Another very good article by Nicholas Carr.
In this one, he argues that, more and more, the web is going to revolve around "large objects" (that is popular websites or blogs): "Yes, we still journey out to the far reaches of the still-expanding info-universe, but for most of us, most of the time, the World Wide Web has become a small and comfortable place".
It is a very interesting article, as, to my mind, it also points towards the web becoming a real new geography, that will therefore need some regulation (amènagement du territoire).
Think of the web as a new geography. It is good to remember that real geography also revolves around cities where most exchanges are done and value created. Other lands need the support of the state to be able to develop their economic activity (in interventionist countries) or else they may decay (as is the case for suburbs in developed or developing economies alike).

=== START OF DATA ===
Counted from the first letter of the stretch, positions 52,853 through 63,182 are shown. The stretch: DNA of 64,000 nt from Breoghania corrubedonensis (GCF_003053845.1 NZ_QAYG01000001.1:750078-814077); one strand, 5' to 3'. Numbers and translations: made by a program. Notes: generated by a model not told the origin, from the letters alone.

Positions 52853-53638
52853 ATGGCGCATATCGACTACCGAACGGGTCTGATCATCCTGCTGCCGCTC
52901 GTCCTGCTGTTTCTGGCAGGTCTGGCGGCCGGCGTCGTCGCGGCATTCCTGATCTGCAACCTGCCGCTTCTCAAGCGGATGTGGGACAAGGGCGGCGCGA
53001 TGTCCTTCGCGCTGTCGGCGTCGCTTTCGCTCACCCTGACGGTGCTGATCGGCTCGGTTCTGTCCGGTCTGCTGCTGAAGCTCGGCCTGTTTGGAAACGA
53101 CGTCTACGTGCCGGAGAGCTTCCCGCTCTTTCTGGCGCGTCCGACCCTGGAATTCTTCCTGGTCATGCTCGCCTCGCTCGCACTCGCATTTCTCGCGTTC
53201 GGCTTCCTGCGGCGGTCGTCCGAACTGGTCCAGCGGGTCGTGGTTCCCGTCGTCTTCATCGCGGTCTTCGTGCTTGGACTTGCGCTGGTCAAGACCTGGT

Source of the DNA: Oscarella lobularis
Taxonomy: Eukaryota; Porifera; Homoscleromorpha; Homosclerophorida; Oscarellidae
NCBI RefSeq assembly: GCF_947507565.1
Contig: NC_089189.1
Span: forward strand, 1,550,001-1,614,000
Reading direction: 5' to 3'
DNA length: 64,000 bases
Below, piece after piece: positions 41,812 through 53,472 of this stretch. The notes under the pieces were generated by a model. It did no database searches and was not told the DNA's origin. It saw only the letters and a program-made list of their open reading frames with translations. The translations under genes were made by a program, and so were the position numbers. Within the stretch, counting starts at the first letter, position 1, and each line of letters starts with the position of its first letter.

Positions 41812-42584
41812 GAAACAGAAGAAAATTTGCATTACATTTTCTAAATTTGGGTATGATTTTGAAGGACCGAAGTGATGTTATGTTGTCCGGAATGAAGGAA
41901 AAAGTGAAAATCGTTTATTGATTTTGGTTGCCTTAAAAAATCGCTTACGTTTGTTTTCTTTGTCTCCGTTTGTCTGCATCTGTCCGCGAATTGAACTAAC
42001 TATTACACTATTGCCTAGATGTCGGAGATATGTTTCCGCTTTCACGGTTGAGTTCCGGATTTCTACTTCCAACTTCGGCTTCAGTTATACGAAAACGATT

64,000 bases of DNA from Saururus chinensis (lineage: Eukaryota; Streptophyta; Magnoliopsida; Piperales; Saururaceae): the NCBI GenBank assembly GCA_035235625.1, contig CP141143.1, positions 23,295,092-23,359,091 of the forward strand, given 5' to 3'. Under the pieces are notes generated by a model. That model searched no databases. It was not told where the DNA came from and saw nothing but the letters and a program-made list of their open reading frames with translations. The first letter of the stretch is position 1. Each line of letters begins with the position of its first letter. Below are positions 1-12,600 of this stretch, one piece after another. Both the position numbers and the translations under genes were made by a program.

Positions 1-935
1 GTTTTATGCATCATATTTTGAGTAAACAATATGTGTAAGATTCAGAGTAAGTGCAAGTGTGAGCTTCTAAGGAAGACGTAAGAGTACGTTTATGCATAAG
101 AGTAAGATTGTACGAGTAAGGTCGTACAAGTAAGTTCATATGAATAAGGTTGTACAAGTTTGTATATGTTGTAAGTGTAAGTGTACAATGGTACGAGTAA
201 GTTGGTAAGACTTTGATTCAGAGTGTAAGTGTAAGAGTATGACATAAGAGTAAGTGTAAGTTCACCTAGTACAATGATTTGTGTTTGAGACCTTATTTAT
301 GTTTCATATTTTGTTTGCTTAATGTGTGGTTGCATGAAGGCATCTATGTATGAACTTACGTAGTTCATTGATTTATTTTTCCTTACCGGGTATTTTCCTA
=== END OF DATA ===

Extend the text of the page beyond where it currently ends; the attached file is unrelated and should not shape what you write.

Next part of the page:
I think the web will also organize around the places where most of the exchange is done and value created. At the fringes, risk takers (with some free time), will be able to find sources of creativity, new ideas, innovation, ...
And some regulation will be needed so that blogs and websites that are not maintained are not just discarded but that they remain alive and can be explored by future explorers, and that people are able to live their virtual lives far from the center of the information-universe.
I think something similar could happen with social networks. One or two very large SN will cumulate most of the traffic, while valuable, innovative, thought-provoking SN will not emerge due to a lack of ... people!